LAHORE: A man accused of blasphemy was shot and killed near his house on Thursday, shortly after being granted bail in the case.
Imran Latif, 22, was accused of burning pages of the Holy Quran in a case registered at Sherakot Police station and spent five months in jail. He was released on bail on November 3, after the complainant in the case told the court that he was not sure that Latif was guilty.
Inspector Rafique Ahmed, the investigating officer in the murder case, said that Latif’s murder was likely linked to the blasphemy case. “No Muslim tolerates a man who commits blasphemous acts,” he said.
He said police had only just discovered that Latif had been accused of blasphemy, as the family had not mentioned it when they reported the murder for the FIR.
Latif’s mother Sharifan, 60, said two men armed with pistols had knocked at the door of their house near Pir Makki shrine on Thursday and asked Latif to accompany them. “A few yards from the house they suddenly opened fire,” she said, adding that Latif had been hit five times.
She said the attackers then fled on a motorbike. “There were policemen present in the street but no one tried to stop them,” she said.
Haider Ali, Latif’s brother, said Latif was innocent in the blasphemy case. He suspected that a man named Ijaz Ahmed, who had a dispute with his brother over the ownership of a shop, had had Latif killed with the help of Muhammad Masoom and Ahmed Rizwan.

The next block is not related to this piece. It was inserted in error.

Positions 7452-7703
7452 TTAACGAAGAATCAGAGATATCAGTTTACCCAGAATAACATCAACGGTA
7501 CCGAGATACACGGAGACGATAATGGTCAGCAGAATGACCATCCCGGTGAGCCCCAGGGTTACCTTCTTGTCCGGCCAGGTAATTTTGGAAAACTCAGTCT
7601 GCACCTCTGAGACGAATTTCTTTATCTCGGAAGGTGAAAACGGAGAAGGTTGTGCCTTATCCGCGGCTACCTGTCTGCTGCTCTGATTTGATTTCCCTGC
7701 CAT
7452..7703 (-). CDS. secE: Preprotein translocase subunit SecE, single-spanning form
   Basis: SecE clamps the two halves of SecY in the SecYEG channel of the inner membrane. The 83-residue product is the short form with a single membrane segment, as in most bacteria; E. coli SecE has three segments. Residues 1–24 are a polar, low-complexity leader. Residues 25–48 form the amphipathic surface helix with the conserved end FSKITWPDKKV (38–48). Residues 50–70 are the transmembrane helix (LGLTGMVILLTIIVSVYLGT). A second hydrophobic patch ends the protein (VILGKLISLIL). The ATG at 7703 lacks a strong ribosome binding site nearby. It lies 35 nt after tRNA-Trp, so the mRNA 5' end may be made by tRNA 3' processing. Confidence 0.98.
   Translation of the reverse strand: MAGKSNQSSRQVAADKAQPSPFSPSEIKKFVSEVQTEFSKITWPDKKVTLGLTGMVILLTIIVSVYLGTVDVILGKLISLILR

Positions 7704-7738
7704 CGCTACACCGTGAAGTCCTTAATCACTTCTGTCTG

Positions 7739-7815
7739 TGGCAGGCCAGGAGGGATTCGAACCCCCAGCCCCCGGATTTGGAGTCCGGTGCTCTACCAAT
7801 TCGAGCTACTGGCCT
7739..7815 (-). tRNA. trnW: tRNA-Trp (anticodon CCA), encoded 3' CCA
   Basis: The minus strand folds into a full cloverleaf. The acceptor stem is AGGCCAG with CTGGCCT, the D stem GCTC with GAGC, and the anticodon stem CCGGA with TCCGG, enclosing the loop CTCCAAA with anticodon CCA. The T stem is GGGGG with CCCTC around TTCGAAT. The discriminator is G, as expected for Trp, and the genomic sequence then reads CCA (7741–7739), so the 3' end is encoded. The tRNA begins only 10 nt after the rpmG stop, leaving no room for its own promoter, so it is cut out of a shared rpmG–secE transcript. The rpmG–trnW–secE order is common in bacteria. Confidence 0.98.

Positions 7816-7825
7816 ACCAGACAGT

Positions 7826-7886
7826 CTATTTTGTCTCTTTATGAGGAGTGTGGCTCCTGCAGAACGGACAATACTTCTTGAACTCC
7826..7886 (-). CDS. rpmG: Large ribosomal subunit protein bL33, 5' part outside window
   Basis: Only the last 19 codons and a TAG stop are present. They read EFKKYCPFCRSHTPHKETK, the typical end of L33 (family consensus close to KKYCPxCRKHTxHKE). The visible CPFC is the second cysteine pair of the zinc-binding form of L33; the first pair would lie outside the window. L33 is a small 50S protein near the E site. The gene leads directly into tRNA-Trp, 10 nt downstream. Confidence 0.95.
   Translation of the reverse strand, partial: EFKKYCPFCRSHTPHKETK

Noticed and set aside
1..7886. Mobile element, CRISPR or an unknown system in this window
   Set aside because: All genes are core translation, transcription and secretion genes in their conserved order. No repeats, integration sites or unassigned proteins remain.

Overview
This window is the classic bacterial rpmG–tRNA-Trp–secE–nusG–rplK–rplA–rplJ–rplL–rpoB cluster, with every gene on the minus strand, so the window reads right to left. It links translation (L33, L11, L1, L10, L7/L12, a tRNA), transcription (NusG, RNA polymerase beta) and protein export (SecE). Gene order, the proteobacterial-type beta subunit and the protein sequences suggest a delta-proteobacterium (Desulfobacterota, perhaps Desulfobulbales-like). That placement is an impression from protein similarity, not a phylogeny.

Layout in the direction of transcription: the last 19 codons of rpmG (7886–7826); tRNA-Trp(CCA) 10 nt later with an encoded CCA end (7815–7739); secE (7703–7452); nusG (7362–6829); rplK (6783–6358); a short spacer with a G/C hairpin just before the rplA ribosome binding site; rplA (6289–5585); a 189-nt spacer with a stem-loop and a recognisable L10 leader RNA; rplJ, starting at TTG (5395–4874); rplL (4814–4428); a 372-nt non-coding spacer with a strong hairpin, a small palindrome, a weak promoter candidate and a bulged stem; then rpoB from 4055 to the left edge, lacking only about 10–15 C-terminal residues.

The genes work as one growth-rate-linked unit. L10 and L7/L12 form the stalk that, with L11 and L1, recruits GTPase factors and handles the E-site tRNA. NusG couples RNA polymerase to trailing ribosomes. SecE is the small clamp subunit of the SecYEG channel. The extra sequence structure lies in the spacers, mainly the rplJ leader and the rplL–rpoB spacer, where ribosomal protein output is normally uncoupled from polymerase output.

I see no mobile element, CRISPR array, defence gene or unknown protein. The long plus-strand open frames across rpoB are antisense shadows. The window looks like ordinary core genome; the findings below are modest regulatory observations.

Human rights activists condemned the incident as another example of the havoc caused by the blasphemy laws. “The blasphemy laws are being so widely exploited here. It seems that the life of a person ends when they are accused of committing blasphemy,” said Dr Mehdi Hasan, chairman of the Human Rights Commission of Pakistan.
He said both the judiciary and the government were afraid of the laws. The judges were afraid of getting attacked for acquitting blasphemy accused, while the government was apologetic about the laws. “If any accused is acquitted by the court, society becomes hostile to him and this hostility only ends with his death. Killing a blasphemy accused is considered jihad,” he said.
Dr Hasan said that the blasphemy laws were being used for personal gains. “People raise blasphemy allegations against their rivals to get rid of them,” he said. “Before the imposition of the blasphemy laws in 1979, only three blasphemy cases occurred during 100 years in the subcontinent.”
Justice (r) Nasira Iqbal said many people accused of blasphemy in Pakistan had been killed before their trial had finished. She said sometimes police officials aided in the murder of people accused of blasphemy.
Published in The Express Tribune, November 15th, 2010.